because the concurrent drift tovard first polycent.ism, then pluralism
has led to a situation in which considerable direct communications now
occur between the other national parties without clearing through
either Moscow or Peking.

Viewed in this light, the partial revival of the International
as the Cominform represented a much less dramatic innovation than often
represented. Indeed, we can view the post-Purge Comintern, the
Cominform, and present-day inter-party conferences such as the 1960
Moscow meeting of the 81 parties as being, in one very limited sense,
virtually public forums; while basic policy decision-making and day-by-
day inter-Party liaison is conducted in an entirely covert manner by
a highly centralized organization possessing a marked degree of con-
tinuity. The unique quality introduced since Stalin's death is that
Moscow (much less Peking) is no longer in a position to command
unswerving obedience from othei Communist parties, even through its
clandestine links. Under Khrushchev and his successors the traditional
claims of monolithic unity of "proletarian internationalism" have
degenerated to publicly aired charges of slander and betrayal.3

To summarize this liaison network development in terms of graphi'
coinimunications models we could say that the change has been from a "wheel"

-On the growing CCP contacts with other Communist parties, see
Kazimierz Grzybowski, The Socialist Commonwealth of Nations (New Haven
and London: Yale University Press, 1964), pp. 268-272; Passin (63);
and A. Doak Barnett, Communist China and Asia (New York: Harper, 1960),
pp. 150-151, 476-501. Unfortunately, none of these otherwise admirable
studies identify either the struLture or personnel of inter-Party liaison.
2 Richard
Loewenthal, "The Prospects for Pluralistic Communism,"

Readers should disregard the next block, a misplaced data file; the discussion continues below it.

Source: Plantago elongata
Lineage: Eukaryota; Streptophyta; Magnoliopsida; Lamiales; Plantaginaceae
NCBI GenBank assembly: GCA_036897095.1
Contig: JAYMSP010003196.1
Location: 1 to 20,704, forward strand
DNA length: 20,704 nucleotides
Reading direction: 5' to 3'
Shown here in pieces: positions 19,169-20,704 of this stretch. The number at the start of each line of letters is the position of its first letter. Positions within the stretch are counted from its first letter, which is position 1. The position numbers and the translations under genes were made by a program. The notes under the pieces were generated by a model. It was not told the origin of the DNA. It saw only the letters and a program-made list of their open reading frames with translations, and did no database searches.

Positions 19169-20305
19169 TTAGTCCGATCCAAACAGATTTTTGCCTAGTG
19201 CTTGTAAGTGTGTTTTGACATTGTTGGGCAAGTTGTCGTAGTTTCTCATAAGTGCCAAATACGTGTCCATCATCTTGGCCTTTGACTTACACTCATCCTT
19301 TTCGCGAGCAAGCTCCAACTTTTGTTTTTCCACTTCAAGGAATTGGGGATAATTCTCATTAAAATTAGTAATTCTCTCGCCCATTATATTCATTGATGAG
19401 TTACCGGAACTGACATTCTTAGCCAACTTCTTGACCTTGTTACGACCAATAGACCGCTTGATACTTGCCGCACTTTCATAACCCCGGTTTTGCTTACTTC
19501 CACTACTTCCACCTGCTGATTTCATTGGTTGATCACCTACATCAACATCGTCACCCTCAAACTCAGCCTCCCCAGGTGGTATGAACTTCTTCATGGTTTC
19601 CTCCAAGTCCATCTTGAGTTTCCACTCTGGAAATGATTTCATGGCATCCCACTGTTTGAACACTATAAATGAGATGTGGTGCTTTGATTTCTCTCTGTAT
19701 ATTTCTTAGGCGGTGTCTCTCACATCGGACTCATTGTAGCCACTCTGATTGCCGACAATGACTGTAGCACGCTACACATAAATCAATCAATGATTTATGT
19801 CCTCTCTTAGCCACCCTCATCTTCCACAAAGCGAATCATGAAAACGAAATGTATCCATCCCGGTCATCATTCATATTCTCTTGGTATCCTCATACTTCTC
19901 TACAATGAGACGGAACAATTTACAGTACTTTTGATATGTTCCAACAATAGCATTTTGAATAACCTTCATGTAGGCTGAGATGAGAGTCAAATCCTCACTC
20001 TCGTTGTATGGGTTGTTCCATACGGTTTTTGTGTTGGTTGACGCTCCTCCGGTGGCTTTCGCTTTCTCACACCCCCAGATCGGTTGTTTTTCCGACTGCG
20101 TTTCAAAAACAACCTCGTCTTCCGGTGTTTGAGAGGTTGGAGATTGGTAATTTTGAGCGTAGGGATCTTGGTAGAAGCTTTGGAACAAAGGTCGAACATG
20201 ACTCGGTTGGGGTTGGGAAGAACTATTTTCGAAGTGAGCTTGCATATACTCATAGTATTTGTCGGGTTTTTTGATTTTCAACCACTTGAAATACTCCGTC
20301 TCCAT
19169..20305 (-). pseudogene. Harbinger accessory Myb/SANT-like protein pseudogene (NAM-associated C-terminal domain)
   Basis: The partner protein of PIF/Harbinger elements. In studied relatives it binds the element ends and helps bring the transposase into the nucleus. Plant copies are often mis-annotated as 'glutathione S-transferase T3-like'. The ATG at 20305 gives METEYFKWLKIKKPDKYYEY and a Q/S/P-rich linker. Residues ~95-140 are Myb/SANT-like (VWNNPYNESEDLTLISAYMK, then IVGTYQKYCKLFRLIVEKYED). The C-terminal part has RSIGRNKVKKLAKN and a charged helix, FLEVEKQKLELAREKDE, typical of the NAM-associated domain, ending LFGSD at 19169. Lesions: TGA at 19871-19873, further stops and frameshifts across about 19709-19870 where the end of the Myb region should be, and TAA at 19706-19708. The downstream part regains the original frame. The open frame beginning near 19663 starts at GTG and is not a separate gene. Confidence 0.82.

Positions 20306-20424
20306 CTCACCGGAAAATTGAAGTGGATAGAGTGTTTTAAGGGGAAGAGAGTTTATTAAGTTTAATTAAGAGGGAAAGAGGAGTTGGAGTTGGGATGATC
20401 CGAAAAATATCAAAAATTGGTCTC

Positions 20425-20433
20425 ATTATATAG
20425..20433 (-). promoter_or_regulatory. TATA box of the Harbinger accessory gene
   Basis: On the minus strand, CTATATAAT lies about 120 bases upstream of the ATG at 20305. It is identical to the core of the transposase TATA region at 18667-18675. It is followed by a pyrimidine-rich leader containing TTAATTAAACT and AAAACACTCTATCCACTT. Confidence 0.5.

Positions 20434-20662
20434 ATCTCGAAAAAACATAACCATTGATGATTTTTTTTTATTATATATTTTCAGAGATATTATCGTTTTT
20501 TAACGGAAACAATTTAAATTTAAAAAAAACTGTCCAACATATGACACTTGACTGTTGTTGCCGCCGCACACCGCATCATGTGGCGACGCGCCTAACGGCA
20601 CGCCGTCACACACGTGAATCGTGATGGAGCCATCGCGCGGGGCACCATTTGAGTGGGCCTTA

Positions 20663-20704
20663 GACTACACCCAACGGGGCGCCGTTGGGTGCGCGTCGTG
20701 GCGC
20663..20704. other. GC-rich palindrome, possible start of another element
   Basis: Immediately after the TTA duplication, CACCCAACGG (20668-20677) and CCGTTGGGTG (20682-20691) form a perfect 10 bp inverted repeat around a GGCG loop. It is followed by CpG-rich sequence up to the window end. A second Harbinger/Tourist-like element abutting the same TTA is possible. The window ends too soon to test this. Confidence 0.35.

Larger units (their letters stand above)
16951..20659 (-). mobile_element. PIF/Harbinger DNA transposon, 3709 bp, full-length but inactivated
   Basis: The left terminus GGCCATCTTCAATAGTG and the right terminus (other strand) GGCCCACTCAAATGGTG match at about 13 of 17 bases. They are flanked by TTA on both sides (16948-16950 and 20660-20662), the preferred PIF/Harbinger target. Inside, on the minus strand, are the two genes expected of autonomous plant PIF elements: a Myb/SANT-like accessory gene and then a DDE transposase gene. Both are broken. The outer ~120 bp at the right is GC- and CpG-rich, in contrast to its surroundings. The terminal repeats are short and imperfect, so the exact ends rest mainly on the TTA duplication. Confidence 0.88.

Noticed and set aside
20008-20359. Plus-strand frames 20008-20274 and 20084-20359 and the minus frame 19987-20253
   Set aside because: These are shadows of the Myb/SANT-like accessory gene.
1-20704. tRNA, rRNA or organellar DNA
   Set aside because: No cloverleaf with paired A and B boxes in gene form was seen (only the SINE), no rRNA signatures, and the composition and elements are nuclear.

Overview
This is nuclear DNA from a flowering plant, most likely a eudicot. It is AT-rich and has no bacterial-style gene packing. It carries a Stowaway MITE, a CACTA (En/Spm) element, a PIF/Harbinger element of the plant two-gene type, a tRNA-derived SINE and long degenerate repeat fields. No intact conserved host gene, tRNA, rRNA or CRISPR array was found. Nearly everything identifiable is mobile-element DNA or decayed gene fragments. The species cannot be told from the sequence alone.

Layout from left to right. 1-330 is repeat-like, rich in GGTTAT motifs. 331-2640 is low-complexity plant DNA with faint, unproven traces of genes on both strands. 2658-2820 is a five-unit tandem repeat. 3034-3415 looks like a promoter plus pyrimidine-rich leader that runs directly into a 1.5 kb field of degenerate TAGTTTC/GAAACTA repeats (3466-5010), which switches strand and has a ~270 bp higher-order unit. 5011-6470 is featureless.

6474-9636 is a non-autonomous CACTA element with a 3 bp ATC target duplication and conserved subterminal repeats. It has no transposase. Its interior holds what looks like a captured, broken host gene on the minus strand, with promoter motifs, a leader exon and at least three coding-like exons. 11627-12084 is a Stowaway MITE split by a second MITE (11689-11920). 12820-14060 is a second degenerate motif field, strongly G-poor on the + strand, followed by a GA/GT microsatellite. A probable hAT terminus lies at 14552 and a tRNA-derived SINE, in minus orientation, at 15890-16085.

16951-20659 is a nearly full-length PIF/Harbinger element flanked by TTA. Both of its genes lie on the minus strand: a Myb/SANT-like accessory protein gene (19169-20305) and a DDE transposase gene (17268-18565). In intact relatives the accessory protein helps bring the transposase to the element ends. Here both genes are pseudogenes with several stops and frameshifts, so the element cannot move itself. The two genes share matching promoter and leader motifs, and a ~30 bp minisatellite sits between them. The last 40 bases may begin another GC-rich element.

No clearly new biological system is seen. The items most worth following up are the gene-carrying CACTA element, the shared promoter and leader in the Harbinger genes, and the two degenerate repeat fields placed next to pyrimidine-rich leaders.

in Milorad M. Drachkovitch (editor), Marxism in the Modern World
(Stanford: Hoover Institution on War, Revolution, and Peace, 1965),
pp. 225-271.

Labedz, "The End of an Epoch," in Leopold Labedz (editor),
International Communism After Khrushchev (Cambridge, Mass.: The M.I.T.
Press, 1965), pp. 3-28.
ii S46-

model in which Moscow formed the single node,toward an "iadic" or "random"
network in which each Party is in direct contact with all other Parties.
This last anarchically extreme network form has, of course, not been
reached; what exists now is a network biased by the existence of two
major nodes, each with its own shifting cluster of partly independent
and partly bound parties.

B. COMINFORM (1947-1956)1

The Bureau of Information of the Communist and Workers' Parties--
the so-called C-minform -was founded in September 1947 by Stalin and
Zhdanov as a transmission belt for Soviet foreign policy. 3 In this sense
it resembles the Comintern in its final five years and sharply differs

lf•nfortunately, no comprehensive study of the Cominform has yet ji
been published. The only general account, by Nollau (61), 211-256, is
ed by several misleading omissions. A revealing but self-serving
account is Dedijer (53), pp. 290-299 and index. See also Bernard S.
Morrs, "The Cominform: A Five-Year Perspective," World Politics, Vol. 5,
No. 3 (April 1953), pp. 360-376. For a recent 10-item annotated biblio-
graphy see Baznd (65), 1004-1006.
2 "Info iuro" was the semi-official abbreviation used in
Coamunist cixrles, "Cominfonm"' being mainly though not exclusively
the anti-Coummist' s term.
3A current but unconvincing theory that the Cominform was the
personal creatian of Zhdanov against the cautious opposition by Stalin
as part of Zhdanov's alleged campaign to simultaneously reestablish
of Party supremacy and world zevilutioa was advanced by Franz
* 3arkemau, European Communism (London: Faber, 1953) and accepted by Ernst
galpein, The Tri2Nha-t Heretic: Tito's StruaLe Against Stalin (London:
He-eineann, 1958), pp. 56-59, 76-77; and A. Dallin (62), 331-332. However,
subsequent analyses-based closely on the disclosures c;f Dedijer and
Reale-tend to discount the theory of a rebellious Zhdancv. See, for
example, Armstrong 161), 193. Two key elements in the thciry have been
the "convenient" timing of Zhdav's death on 31 August i148 and Stalin's
subsequent allegation that it was caused by medical murder, However,
this was-rumor and speculation to the contrary-almost certainly a natural
death as stated by the Swedish cancer specialist, Professor Berven, who had
• exmmined Zhdaov six mxuths before his death and diagnosed a terminal
cancer• . For the Berven Interview in The Hindu (Madras, 16 January 1953)
-- U


from the original Comintern as a policy-making and operational body.
The formal membersh:tp was limited to the USSR, the East European satel-
lites (except East Germany, Albania, and the soon-to-be ousted Yugo-
slavia), and the two rmajor West European Communist parties of France and